"The Library" might not be quite as polished as 'Seinfeld' episodes down the road but it is well remembered as a high point in the show's early years. This is where 'Seinfeld' was finally coming into its own and it's all on display in this fairly tightly woven twenty two minutes. There's very little that drags and while it is fondly looked back on for the character of Bookman, brilliantly played by the great character actor Phillip Baker Hall, it is entertaining all-round.

The episode begins with high pace and it sustains it quite well throughout the episode. What follows Seinfeld's opening stand-up piece is a phone call that Jerry receives from the New York Public Library whereby he receives the odd and distressing news that a book that he borrowed that he supposedly returned, is overdue and he will be met with a lengthy fine. The episode kicks itself into gear immediately and that too is refreshing and from here on in, the episode is an entertaining ride all the way through. Watching Kramer entice deeply buried feelings of love and lust in a lonely librarian is hilarious, as is the payoff later on where Kramer embarrassingly succumbs to tears while reading the librarian's poetry efforts. Michael Richards again nails the role and he makes even solitary phrases like 'memory burn' in this episode hilarious and memorable unto themselves. The character, the dynamic he adds to the show and the performance are all now at that ideal level.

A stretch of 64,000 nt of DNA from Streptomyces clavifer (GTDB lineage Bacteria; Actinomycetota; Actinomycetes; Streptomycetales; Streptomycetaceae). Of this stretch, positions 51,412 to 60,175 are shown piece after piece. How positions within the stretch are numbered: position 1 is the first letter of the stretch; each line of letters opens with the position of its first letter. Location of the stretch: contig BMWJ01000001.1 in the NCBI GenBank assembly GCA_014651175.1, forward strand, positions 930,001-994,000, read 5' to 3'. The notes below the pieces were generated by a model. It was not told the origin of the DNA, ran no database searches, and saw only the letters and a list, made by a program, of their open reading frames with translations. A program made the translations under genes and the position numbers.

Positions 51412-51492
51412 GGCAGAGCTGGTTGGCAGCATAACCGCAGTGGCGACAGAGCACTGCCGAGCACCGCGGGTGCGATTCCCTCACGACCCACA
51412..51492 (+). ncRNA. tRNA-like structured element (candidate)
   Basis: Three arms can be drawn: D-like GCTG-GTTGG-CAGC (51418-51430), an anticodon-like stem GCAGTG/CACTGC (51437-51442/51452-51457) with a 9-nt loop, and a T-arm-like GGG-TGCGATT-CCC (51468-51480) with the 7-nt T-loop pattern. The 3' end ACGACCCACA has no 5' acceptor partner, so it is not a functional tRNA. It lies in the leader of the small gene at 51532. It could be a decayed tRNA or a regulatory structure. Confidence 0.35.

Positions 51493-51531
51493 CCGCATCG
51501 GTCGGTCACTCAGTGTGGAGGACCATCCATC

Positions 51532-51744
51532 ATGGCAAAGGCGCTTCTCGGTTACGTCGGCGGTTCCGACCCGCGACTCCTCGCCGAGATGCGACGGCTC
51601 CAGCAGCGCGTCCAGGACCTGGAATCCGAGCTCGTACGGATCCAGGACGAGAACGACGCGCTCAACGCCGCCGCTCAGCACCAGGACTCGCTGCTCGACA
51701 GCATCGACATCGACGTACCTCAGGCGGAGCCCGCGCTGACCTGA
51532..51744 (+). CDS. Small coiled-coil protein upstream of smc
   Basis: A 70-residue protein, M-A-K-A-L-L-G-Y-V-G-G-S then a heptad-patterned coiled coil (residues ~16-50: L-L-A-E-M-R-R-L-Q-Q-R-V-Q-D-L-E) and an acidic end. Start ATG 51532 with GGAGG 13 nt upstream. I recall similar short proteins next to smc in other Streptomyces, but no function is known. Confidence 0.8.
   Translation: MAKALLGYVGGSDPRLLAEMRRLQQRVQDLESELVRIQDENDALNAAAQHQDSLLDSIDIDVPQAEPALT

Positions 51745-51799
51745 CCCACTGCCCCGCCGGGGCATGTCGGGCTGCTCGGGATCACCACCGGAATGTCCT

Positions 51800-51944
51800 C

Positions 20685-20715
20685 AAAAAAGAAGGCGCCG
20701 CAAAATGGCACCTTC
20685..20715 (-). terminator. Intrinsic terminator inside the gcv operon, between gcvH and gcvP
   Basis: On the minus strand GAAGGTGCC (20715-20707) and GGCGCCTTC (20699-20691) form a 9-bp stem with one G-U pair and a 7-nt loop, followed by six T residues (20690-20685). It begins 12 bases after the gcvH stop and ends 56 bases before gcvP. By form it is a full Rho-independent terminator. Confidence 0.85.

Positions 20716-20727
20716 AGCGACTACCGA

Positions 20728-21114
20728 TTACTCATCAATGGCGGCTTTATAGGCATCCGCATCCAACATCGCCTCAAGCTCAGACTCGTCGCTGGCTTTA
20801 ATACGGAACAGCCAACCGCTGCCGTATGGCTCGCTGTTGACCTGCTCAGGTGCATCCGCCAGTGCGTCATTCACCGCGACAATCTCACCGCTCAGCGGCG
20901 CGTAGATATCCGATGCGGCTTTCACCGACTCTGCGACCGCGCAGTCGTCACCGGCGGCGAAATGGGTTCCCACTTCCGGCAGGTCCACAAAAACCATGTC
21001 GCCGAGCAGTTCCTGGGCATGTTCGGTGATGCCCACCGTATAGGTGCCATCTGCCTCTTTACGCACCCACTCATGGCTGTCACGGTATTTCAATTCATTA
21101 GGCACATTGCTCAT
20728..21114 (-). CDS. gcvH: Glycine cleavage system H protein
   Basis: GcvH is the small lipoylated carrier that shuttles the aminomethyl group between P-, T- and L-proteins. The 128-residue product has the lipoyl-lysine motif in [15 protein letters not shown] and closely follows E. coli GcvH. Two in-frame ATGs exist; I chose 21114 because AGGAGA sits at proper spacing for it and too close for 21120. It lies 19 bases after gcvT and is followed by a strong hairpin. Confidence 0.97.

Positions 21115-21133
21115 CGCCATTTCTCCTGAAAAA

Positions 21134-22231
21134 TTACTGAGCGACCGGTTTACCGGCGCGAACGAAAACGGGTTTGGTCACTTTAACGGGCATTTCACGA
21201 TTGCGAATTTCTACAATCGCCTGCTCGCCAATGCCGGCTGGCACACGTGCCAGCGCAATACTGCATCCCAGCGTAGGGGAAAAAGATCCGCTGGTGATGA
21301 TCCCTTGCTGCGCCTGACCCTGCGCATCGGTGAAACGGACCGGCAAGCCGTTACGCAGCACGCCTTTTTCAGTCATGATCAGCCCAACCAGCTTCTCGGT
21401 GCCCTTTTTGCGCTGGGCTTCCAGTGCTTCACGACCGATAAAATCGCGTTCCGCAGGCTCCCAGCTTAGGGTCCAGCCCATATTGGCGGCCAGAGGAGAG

While at the library, George discovers that his former gym teacher whom he had fired (according to Jerry, George 'sang like a canary') is now a destitute living outside the library. This is the sort of storyline that the show has done a number of times where George, either through no fault of his own or through a fault, has terrible consequences for someone else. It was present in the second season episode, "The Busboy" and will continue to make its presence known throughout the series. While the laughs on George's end may be a tad lacking compared to some of his more powerhouse performances this season, it's still very entertaining and it adds the classic 'Can'tstandya' to the 'Seinfeld' dictionary.

There's also Elaine, who gets the smallest role this episode albeit a still entertaining piece where she has trouble at work with her boss and fellow employees, who for some inexplicable reason seem to harbour feelings of resentment towards her. It's a very small story that gets a neat and amusing payoff later in the episode but arguably this storyline is most significant because it is early signs of Elaine's character becoming a more focal element of the series. Here we see her professional life and much like earlier in the season in "The Truth" where we saw her domestic life, it adds vitality to the character that makes her feel real, which is obviously of vital importance going forward with the series.

I enjoy "The Library" a lot even if my enjoyment does not quite match the reputation it has earned for itself. Phillip Baker Hall and his iconic character of Bookman is the obvious highlight of this episode but it manages to be entertaining beyond a powerhouse guest performance and character. I just don't *quite* consider it to be amazing.